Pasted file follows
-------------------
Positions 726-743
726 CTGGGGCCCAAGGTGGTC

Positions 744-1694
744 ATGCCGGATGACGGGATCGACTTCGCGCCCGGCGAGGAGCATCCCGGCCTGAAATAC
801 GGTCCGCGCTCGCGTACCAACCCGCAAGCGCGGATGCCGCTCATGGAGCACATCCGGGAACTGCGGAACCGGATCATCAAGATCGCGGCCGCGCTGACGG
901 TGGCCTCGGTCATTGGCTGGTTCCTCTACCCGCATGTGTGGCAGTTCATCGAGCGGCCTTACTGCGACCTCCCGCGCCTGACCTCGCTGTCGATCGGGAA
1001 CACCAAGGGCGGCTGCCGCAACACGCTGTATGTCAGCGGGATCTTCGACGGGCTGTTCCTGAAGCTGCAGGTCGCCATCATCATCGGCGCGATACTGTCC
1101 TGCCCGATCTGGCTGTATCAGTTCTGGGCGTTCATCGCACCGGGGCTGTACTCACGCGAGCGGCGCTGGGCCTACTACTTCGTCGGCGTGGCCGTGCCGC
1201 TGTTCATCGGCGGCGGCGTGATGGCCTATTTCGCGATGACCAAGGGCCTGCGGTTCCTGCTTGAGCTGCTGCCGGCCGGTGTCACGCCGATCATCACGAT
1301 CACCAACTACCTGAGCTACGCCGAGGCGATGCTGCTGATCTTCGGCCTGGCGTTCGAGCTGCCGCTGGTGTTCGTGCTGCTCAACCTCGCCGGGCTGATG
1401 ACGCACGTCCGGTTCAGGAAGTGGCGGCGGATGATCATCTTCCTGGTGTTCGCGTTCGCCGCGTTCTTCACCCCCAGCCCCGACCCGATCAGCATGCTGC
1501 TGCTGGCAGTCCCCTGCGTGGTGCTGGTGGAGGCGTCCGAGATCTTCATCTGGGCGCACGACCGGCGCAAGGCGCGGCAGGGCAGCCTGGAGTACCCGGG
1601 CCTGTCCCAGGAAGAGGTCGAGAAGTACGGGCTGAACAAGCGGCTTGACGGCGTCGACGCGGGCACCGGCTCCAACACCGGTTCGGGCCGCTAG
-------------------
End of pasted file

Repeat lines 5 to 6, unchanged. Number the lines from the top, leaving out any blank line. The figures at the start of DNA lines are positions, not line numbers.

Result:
801 GGTCCGCGCTCGCGTACCAACCCGCAAGCGCGGATGCCGCTCATGGAGCACATCCGGGAACTGCGGAACCGGATCATCAAGATCGCGGCCGCGCTGACGG
901 TGGCCTCGGTCATTGGCTGGTTCCTCTACCCGCATGTGTGGCAGTTCATCGAGCGGCCTTACTGCGACCTCCCGCGCCTGACCTCGCTGTCGATCGGGAA